A pregnant nanny, who was the wife of an airman stationed at Luke Air Force Base, died Monday after being struck in the chest by a stray bullet while visiting a spot in the Arizona desert known to be a popular target shooting area, police said.
Kami Gilstrap, 24, of Goodyear, was roaming the desert in Buckeye, about 30 miles west of Phoenix, on Sunday during a family outing when she was struck in the chest. She was airlifted to a hospital where she later died.
“We are shocked and devastated at the passing of our beloved wife, daughter and friend. We thank everyone who has reached out in love to share their condolences. They are much appreciated,” the family said in a statement to ABC15 Arizona.
Gilstrap was expecting her first child with husband Blake Gilstrap, AZFamily reported.
The type of bullet that struck Gilstrap and the person who fired the gun weren’t identified as of Tuesday. Authorities said there were hundreds of people doing recreational shooting at the time Gilstrap was hit, making it difficult to pinpoint the shooter.
“The biggest challenge we're facing in this investigation, right now is that there are hundreds of shooters out here and there were hundreds of shooters just south of where the incident occurred, which is a 1-mile stretch of area. In trying to determine trajectory, and actually the round that hit her, it's gonna be a very challenging investigation at this point," Buckeye Police Chief Larry Hall told AZFamily.com.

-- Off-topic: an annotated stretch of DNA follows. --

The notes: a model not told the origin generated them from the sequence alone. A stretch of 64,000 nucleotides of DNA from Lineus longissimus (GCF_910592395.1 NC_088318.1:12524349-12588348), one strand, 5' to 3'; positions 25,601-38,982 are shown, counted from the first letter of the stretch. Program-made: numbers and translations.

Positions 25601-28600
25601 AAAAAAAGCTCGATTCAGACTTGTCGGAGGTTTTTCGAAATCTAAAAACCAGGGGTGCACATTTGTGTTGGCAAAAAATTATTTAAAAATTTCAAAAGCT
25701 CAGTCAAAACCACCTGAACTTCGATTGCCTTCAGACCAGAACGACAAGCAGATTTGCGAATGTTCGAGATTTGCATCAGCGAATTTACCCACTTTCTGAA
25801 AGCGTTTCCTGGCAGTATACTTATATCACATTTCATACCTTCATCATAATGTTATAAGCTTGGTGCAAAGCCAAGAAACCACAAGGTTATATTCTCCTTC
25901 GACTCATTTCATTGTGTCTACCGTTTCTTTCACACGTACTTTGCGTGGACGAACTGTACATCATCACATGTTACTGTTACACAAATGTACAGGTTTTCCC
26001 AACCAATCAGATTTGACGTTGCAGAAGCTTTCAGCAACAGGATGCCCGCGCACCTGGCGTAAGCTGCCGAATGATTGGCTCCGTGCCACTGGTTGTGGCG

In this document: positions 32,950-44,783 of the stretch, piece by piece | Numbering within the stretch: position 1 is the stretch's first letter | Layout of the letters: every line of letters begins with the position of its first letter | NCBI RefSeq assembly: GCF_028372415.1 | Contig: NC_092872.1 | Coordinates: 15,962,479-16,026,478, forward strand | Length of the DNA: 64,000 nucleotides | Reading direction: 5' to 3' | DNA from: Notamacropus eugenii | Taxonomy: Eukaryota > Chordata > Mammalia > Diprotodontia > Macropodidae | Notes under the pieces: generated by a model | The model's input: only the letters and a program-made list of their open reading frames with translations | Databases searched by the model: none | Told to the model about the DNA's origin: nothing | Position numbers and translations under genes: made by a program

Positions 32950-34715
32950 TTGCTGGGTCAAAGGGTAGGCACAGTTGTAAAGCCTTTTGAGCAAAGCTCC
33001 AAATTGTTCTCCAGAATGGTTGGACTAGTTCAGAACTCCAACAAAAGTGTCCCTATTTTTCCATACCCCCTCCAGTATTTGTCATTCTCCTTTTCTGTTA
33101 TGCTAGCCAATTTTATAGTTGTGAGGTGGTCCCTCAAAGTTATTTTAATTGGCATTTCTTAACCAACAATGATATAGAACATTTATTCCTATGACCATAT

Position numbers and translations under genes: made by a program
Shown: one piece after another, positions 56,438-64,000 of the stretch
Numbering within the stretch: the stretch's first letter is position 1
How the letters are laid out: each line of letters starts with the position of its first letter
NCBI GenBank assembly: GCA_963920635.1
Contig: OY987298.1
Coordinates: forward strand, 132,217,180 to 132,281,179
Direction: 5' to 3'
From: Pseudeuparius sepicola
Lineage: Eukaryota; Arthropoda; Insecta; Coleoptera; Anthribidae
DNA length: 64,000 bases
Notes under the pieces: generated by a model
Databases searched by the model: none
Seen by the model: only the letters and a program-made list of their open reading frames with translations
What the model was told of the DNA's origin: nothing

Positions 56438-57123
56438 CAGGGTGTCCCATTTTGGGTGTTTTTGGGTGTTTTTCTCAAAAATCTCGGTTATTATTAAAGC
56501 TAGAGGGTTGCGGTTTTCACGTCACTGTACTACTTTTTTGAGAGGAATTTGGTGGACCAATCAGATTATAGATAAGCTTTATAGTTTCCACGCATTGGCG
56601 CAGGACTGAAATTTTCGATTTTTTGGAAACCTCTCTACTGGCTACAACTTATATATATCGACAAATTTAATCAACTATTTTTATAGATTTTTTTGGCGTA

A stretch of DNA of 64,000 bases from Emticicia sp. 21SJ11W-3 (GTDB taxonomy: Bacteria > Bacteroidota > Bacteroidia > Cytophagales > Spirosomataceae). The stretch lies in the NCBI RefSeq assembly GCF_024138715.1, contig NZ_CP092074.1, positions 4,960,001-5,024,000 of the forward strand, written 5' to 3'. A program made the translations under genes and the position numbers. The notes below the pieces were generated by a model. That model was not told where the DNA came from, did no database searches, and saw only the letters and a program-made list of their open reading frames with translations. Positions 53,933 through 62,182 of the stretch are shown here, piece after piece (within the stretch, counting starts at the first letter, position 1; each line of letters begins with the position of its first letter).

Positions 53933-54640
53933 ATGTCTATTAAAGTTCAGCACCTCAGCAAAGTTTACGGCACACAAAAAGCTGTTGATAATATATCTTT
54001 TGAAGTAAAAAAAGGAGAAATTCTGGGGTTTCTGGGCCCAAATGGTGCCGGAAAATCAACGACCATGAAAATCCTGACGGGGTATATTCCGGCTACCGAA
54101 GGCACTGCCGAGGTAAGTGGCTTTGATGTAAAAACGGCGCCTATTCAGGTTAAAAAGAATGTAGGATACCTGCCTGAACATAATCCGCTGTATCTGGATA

Authorities are often in the area to monitor the activity. It's legal to shoot on large swaths of U.S.-owned land in Arizona. Hall said there’s no regulations on which direction people have to shoot.
"There’s tons of ricochets,” he said, adding that he “would never bring” his family or friends to the area. "Out here we have tons of trash. All that trash is potential for a round to ricochet and hit another shooter. And that’s where this whole situation out here is absolutely dangerous.”
Hector Guzman, who has done target shooting in the desert, said it was only a matter of time before a deadly incident occurred.
"It’s something that would have been a matter of time -- not if, but when -- it was going to happen,” Guzman told AZFamily.
Jamie Rubio told ABC15 he goes to the area for target shooting twice a month for “good bonding time” with his children. He also said it was a “good pastime, stress reliever,” but said Gilstrap’s death means people should be more cautious.
"The death makes you feel just a little more cautious about the people who are next to you," Rubio said.
Buckeye police and the Bureau of Land Management said they are conducting an investigation and addressing safety concerns to prevent another incident.
The Associated Press contributed to this report.